PC PLod " Why is it exempt" ?

      Me "I'm a pensioner, It's my mobility scooter"

      He can't help but smile and I just got a bollocking and told not to do it again. To which I added under my breath "today "
      .

      Sir John , Earl of Bligeport & Sudspumpwater. MBE [ Motor Bike Engineer ] Nottingham England.



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      • #4
        I have a Cub Cadet but it's 21 years old so I can't answer your question about the new ones. But I can comment on the idea of defeating the safety switches. Mine has two interlocks. 1) you can't backup with the blades engaged and 2) you cant get off with the blades engaged. The first one I disabled immediately, in fact the salesman showed me where the read switch was on the fwd-rev lever (hydro drive). My yard has many obstacles and if I had to disengage the blades everytime I back up, I'd be out there all day. Besides, I made it a habit to look behind me whenever I back up. But as far as the read switch under the seat, I have left that intact. My reasoning is that I think it is a darned good idea to disengage the blades before dismounting. One little slip in some fresh-cut, wet grass and good buy toes or worse. I haven't found it to be much of an inconvenience in the last 21 years. Another reason for leaving it intact is that I am not always the only one to use it. Don't want to be responsible for harming wife or child. There is a situation where I have to defeat the seat switch and that is to jump start it when the battery is dead. The battery is under the seat. It's a simple matter to pull the wire connector.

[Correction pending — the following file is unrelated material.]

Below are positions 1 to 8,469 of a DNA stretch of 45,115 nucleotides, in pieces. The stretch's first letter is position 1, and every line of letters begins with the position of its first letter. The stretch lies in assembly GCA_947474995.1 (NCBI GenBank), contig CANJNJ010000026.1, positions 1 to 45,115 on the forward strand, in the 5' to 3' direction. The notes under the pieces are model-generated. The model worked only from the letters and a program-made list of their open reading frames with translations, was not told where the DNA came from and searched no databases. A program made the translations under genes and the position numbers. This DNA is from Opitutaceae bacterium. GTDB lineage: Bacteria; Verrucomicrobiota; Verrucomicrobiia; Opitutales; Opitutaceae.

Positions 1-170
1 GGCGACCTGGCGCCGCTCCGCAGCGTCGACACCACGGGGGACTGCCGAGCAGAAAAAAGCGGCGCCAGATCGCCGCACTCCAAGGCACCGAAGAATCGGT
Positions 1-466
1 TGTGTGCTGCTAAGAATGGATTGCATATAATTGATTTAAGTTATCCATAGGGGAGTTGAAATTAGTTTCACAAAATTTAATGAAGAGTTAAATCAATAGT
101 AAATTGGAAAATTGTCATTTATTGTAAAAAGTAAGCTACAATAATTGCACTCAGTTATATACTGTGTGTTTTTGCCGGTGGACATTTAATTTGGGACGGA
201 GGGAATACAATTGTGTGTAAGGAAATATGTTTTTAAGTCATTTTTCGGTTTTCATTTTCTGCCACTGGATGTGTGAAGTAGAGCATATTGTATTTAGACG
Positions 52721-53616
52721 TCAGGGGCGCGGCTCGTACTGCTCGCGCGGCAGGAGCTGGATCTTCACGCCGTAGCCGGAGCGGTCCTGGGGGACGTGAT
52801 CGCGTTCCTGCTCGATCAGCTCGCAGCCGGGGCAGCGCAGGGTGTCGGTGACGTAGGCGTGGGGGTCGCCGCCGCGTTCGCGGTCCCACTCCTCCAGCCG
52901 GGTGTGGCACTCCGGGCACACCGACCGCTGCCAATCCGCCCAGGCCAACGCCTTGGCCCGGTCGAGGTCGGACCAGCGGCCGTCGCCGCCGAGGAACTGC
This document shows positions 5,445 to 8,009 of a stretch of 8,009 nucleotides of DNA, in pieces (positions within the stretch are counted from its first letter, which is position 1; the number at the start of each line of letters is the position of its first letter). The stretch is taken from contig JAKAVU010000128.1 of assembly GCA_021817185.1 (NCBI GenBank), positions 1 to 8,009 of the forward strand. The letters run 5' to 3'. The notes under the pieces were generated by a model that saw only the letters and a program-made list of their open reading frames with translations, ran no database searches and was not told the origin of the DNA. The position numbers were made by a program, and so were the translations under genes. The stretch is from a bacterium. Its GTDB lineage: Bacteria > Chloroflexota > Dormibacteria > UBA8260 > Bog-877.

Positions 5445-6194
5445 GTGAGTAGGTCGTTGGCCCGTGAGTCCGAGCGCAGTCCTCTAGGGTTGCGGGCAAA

Tom
        Tom - Spotsylvania, VA

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        • #5
          Originally posted by John Stevenson View Post
          Me "No it's exempt"

          PC PLod " Why is it exempt" ?

          Me "I'm a pensioner, It's my mobility scooter"

          He can't help but smile and I just got a bollocking and told not to do it again. To which I added under my breath "today "
          Around here, Im pertty sure thats a valid excuse. Theres absolutely no definition of mobility scooter, its vauge enough to drive.. a forklift through!
          No requirements to be driving one either, or *rules*, just 'suggestions', like 'travel at the same speed as other pedestrian traffic', Around here there is no other ped traffic, so it basiclly means 'travel at the same speed as yourself', Easy enough to follow!
          Play Brutal Nature, Black Moons free to play highly realistic voxel sandbox game.